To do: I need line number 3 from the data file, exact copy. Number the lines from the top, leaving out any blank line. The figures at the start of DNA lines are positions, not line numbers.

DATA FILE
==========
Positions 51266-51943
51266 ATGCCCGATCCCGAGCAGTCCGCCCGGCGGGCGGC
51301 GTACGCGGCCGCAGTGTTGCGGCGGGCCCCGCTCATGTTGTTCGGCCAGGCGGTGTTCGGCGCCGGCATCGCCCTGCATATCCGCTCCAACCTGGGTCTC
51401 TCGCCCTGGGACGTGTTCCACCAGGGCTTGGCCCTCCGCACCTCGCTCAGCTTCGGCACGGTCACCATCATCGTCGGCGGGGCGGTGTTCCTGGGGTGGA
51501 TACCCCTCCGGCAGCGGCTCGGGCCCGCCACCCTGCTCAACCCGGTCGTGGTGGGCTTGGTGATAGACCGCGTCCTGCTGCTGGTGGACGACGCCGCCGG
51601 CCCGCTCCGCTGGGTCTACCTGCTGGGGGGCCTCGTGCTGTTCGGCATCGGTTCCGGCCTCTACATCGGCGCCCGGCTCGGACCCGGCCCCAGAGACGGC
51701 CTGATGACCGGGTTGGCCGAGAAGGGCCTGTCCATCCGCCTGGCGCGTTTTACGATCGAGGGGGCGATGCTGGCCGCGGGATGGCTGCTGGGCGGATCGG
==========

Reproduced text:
51301 GTACGCGGCCGCAGTGTTGCGGCGGGCCCCGCTCATGTTGTTCGGCCAGGCGGTGTTCGGCGCCGGCATCGCCCTGCATATCCGCTCCAACCTGGGTCTC